A group of young girls descend on Camp Forevermore, a sleepaway camp in the Pacific Northwest, where their days are filled with swimming lessons, friendship bracelets, and camp songs by the fire. Filled with excitement and nervous energy, they set off on an overnight kayaking trip to a nearby island. But before the night is over, they find themselves stranded, with no adults to help them survive or to guide them home.
The Lost Girls of Camp Forevermore traces these five girls—Nita, Kayla, Isabel, Dina, and Siobhan—through and beyond this fateful trip. We see them through successes and failures, loving relationships and heartbreaks; we see what it means to find, and define oneself, and the ways in which the same experience is refracted through the lens of different women. In diamond-sharp prose, Kim Fu gives us a portrait of friendship and of the families we build for ourselves—and the pasts we can’t escape.
I can’t resist a book with an ensemble cast, especially if the characters are thrown together in an unusual or high-stakes situation. I love trying to get into each character’s head and analyze the group dynamics, the allying and backstabbing. My favorite part is picking which character I relate to the most and rooting for them (and maybe actively rallying against the characters I don’t like). The Lost Girls of Camp Forevermore is, of course, right up my alley. Five tweens at sleepaway camp, paddle out on an overnight kayak trip with an elderly camp counselor who turns out not to be in not great physical shape. Plans change, disaster strikes, and a quiet mayhem ensues. I say quiet because the action doesn’t rise to “Lord of the Flies” levels of anarchy and violence, but the growing desperation of the campers and their pragmatism (or maybe the word is callousness? – depends on your interpretation) in the face of obstacles creates a creeping dread that just sucks the reader in.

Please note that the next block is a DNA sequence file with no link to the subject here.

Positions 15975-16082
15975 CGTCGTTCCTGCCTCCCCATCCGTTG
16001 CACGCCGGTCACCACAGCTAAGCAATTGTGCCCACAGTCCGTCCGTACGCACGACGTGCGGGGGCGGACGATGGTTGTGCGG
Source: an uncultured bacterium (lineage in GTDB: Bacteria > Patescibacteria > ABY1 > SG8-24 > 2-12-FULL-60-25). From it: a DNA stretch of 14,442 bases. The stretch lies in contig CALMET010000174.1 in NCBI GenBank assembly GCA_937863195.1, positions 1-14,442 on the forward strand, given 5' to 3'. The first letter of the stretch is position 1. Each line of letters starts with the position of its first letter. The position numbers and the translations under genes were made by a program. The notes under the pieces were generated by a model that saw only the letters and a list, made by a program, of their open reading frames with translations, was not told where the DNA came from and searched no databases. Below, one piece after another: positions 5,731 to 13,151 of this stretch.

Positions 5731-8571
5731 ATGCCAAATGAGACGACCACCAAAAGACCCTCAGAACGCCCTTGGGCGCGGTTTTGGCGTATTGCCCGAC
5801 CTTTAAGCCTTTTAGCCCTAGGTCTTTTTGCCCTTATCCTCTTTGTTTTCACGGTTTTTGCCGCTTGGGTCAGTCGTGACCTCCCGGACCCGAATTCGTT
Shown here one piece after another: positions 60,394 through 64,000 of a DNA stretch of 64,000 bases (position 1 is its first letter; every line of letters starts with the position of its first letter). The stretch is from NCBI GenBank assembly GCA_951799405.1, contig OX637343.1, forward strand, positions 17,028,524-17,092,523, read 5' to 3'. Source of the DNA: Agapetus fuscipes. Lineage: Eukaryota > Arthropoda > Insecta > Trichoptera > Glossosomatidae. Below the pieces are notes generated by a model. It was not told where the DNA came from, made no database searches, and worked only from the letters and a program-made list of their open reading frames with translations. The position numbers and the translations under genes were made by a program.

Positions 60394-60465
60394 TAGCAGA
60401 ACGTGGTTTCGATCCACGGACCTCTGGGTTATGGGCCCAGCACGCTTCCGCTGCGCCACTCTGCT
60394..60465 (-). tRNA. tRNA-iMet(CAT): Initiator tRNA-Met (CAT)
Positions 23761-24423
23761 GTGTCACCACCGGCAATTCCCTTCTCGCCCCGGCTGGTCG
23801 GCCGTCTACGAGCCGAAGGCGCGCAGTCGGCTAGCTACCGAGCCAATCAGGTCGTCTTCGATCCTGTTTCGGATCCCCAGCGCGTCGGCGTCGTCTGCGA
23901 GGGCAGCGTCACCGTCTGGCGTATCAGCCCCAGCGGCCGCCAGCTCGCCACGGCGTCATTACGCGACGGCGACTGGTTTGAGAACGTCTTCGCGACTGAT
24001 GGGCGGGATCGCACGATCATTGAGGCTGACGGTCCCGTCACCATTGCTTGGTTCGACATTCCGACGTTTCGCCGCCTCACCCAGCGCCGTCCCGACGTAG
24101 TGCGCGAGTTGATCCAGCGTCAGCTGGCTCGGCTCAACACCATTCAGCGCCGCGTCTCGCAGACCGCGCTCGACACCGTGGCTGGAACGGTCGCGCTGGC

A note on the structure: This book is as much about the incident at camp as it is about the rest of the girls’ lives afterwards. The camp sections are woven between short story-like chapters detailing each of the girls’ adult lives in turn. Some readers might be more interested in the headline-grabbing story of five girls stranded in the woods and find the adult sections superfluous. For me, though, it was a way to get to know each of the characters really well, which is exactly what I wanted. It was striking to me how some of the girls were drastically changed as adults, barely recognizable except in fleeting moments as the kids they used to be, while others seemed stuck in some kind of permanent preadolescence, unable to move on or grow up.
I recommend this to our travel nurses, techs, and beyond – for men and women alike. Click HERE to order it before your next Travel Nurse destination!